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Graham Birkenhead, January 5 2021

For 2021, Make More Use of Your Mind

Over the Holiday break, for a little light relief, I was simultaneously reading a couple of books: one about neuro-plasticity and another about memory. Both books about the brain; one from a physiological perspective and the other from a more psychological perspective. Both books were ultimately about learning.

For many years I have emphasized the importance of learning, both as an individual and as a company, and am a firm believer of the idea that the company that learns faster than the competition will be the one that comes out on top. But ultimately, it is the people in the company that do the learning and apply it for the benefit of the company.

To cut a long story short (or rather to summarize 2 books), the brain is a most amazing organ and we do it a huge disservice and we set ourselves misleading expectations when we try to equate it to a machine - even if that machine is the most capable AI computer. It is NOTHING like a machine. A subtlety that I had not previously considered is that not only is the brain phenomenal at learning (given the opportunity), it is truly optimized to constantly learn ‘how to learn’. Part of its strength comes from its tendency to forget and not store every piece of information in a discrete location - ready to be perfectly recalled - like a computer does. Every thought is recreated anew every time we ‘have a thought’. Context plays a huge role in how our thoughts form at any particular time and this is the foundation of our creativity.

As children, our learning is in free-flow and we often use the term ‘sponge’ to describe a child’s ability to soak up knowledge. As we become more adult and our certainty about how the world works increases, and we become more set in our ways, we start building our lives and careers based on what we learned years ago. Our knowledge now increases more incrementally - rather than exponentially as it did early on.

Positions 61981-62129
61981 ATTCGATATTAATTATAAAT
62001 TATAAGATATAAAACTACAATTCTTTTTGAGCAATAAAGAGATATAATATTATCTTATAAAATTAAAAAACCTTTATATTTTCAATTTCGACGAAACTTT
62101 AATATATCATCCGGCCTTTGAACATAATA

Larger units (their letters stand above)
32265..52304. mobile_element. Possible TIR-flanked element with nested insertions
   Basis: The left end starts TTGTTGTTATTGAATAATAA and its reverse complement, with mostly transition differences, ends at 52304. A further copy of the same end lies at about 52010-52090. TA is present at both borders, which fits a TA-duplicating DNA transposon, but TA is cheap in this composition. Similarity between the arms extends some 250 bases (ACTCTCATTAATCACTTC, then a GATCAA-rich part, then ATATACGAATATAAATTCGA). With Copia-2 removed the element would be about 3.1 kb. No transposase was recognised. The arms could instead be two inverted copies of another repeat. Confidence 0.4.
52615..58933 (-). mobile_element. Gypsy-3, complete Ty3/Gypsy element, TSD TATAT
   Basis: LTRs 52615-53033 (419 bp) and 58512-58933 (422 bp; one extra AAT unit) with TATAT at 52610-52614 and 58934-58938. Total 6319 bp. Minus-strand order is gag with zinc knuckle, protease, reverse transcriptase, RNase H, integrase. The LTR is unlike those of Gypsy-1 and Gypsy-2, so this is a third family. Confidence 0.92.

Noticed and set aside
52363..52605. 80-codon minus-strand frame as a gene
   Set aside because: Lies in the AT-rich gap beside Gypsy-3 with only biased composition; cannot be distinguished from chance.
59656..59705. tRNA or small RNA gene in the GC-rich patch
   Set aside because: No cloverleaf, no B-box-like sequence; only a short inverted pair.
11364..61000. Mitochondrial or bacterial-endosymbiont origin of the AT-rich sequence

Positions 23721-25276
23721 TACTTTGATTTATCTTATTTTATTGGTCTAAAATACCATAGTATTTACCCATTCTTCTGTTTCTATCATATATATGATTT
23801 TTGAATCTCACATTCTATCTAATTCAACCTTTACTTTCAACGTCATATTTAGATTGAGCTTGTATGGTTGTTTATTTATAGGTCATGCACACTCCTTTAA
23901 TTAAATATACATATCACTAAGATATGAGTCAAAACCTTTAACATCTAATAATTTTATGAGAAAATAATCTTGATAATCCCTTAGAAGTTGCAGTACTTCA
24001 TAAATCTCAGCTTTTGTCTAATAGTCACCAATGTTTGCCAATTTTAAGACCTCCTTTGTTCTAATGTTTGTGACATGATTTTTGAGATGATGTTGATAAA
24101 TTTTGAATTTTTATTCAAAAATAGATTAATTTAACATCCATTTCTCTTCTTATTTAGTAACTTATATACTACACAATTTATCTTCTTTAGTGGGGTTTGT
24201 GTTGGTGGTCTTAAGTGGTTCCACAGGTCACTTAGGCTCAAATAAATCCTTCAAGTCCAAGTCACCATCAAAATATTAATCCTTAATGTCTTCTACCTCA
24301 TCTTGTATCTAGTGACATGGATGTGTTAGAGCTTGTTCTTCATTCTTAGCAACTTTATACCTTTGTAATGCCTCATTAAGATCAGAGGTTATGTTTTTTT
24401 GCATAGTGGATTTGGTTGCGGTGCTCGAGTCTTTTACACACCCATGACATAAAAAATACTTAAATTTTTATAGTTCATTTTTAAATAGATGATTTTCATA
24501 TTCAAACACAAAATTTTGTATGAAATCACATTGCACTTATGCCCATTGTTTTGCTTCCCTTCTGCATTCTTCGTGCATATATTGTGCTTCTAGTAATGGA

But we have a hugely capable resource just sitting there waiting for us to use it. And the time when it is put to the test is when we experience change - either we need to overcome a physical change (eg a stroke) where we have to relearn basic skills we have always taken for granted, or it could be more environmental such as moving to a new country with a different language and culture. Or it could be having to adapt to a new way of living and working as a result of a pandemic.

While we will often try to resist change (it’s a way of conserving energy and is often a good strategy in a world that doesn’t change much), it is comforting to know that we do actually have brains that are optimized for dealing with drastic change. As humans, our challenge (as well as overcoming our tendency to stay as we are), is to use another aspect of our brains that makes us uniquely human - the imagination and conscious will. Current global events are presenting us with many opportunities and a few necessities for significant change in the way we run our lives and interact with the world. So, now we need to rise to seize the opportunity and learn and relearn how to create a new future - one that is different and with huge potential to be significantly better than the one we were probably envisioning just a year ago.

So, for 2021, don’t waste your time making resolutions that you probably won’t stick to (most people don’t), but just make sure you are constantly learning, experiencing anything new and novel, different and fun, spontaneous or unexpected. Don’t be constrained by what you learned years ago - there isn’t just one solution to a problem, there isn’t just one way of doing anything. Feed your brain with variety, and trust it to do something truly amazing.

Have a great 2021 - and may the fastest learning company show us what can be achieved.

Written by

Graham Birkenhead

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